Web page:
Technology and its impact on the Fourth Amendment

By Timothy P. O'Neill Let's set the Wayback Machine to 1983. You are in a law school classroom and are discussing a brand new U.S. Supreme Court case, U.S. v. Knotts, 460 U.S. 276 (1983). The professor says, "This case holds that police use of a beeper to track a suspect's car to a drug lab is not a search under the Fourth Amendment. In order for police activity to constitute a search, it must intrude on the person's reasonable expectation of privacy. Here the car was always on public streets; theoretically, any person could have viewed the suspect's movements. Use of the beeper only aided … [Read more...]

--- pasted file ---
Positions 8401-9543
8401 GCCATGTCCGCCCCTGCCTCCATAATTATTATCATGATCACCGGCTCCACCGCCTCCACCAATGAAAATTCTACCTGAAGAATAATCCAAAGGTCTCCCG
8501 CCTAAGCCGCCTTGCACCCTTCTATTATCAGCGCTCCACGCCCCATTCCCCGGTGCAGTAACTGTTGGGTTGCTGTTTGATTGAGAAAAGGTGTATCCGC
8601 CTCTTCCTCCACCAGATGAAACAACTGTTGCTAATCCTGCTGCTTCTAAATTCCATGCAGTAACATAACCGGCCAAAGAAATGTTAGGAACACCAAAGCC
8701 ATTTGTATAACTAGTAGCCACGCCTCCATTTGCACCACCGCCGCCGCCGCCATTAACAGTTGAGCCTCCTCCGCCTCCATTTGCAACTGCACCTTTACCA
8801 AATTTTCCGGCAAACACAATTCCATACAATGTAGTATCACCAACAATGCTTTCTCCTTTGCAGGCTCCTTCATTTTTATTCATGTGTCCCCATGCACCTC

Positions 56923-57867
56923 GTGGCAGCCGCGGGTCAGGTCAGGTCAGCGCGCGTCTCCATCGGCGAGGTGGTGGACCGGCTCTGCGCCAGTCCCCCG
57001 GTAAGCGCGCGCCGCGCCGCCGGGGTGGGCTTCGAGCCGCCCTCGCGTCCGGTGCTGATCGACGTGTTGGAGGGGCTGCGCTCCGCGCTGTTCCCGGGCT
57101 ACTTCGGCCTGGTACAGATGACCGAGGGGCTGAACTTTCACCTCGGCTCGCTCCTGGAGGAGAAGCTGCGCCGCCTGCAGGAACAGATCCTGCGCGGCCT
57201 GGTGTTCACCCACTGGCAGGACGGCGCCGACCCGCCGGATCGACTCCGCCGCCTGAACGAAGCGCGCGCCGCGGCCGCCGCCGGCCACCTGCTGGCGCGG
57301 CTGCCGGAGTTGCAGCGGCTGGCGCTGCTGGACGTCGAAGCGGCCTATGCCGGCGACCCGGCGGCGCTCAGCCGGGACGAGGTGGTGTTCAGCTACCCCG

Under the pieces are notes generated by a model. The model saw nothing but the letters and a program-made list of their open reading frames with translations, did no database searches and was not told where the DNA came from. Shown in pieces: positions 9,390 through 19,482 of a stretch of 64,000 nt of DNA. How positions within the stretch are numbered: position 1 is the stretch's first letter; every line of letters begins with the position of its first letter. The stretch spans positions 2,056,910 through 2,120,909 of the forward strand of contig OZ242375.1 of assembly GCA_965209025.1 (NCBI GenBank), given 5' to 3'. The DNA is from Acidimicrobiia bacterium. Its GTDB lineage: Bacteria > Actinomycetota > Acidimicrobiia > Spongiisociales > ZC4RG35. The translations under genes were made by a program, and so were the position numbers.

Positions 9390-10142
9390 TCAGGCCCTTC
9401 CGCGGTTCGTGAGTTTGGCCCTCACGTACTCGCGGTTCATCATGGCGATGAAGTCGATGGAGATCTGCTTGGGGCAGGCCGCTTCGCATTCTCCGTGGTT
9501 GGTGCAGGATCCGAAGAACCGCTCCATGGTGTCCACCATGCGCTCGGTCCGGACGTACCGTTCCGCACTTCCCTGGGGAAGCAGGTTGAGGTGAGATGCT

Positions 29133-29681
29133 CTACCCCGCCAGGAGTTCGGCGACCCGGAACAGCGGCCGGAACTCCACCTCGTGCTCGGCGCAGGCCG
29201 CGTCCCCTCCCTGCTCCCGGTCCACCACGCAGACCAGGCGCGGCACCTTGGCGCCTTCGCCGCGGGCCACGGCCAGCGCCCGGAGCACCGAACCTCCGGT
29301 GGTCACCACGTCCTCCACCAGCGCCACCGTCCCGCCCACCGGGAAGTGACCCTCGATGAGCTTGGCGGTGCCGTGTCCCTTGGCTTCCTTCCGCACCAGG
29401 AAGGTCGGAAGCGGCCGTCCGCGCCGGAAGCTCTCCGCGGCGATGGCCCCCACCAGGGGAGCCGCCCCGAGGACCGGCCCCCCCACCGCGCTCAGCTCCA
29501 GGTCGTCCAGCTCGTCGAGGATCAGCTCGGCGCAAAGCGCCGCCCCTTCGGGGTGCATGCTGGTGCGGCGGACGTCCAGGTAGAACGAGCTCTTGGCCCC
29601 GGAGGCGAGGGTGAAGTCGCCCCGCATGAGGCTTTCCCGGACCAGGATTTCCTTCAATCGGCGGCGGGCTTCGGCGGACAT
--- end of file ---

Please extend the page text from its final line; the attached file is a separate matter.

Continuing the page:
Court takes on Fourth Amendment exclusionary rule

September 9, 2011 By  Timothy P. O'Neill Timothy P. O'Neill is a professor at The John Marshall Law School. He was a finalist for the 2010 "Peter Lisagor Award" for Exemplary Journalism in the area of Commentary. Let's talk about "The Biggest Loser." No, not the TV show. I want to talk about what Linda Greenhouse referred to as "The Biggest Loser" of the 2010 term of the U.S. Supreme Court: the Fourth Amendment. From a defense perspective, the result was scorched earth. For openers, the government won all three Fourth Amendment cases. Justice Samuel Alito wrote two of the majority … [Read more...]

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